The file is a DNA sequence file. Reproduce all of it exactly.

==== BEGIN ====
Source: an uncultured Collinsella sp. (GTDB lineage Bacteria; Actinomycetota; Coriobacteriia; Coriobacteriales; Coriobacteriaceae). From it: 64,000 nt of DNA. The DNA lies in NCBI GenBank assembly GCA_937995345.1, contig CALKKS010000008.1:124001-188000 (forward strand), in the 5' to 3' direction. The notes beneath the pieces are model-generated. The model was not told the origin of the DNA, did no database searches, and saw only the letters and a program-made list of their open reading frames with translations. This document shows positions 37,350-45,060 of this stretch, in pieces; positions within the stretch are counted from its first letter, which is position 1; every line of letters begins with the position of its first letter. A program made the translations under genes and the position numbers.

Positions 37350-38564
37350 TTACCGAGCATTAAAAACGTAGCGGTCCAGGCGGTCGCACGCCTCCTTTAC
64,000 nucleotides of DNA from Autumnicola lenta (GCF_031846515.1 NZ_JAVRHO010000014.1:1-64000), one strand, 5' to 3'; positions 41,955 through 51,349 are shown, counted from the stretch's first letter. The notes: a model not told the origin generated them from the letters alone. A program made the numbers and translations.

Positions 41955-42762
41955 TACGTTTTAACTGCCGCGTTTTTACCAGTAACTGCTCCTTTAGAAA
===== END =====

Source: an uncultured Collinsella sp. (GTDB lineage Bacteria; Actinomycetota; Coriobacteriia; Coriobacteriales; Coriobacteriaceae). From it: 64,000 nt of DNA. The DNA lies in NCBI GenBank assembly GCA_937995345.1, contig CALKKS010000008.1:124001-188000 (forward strand), in the 5' to 3' direction. The notes beneath the pieces are model-generated. The model was not told the origin of the DNA, did no database searches, and saw only the letters and a program-made list of their open reading frames with translations. This document shows positions 37,350-45,060 of this stretch, in pieces; positions within the stretch are counted from its first letter, which is position 1; every line of letters begins with the position of its first letter. A program made the translations under genes and the position numbers.

Positions 37350-38564
37350 TTACCGAGCATTAAAAACGTAGCGGTCCAGGCGGTCGCACGCCTCCTTTAC
64,000 nucleotides of DNA from Autumnicola lenta (GCF_031846515.1 NZ_JAVRHO010000014.1:1-64000), one strand, 5' to 3'; positions 41,955 through 51,349 are shown, counted from the stretch's first letter. The notes: a model not told the origin generated them from the letters alone. A program made the numbers and translations.

Positions 41955-42762
41955 TACGTTTTAACTGCCGCGTTTTTACCAGTAACTGCTCCTTTAGAAA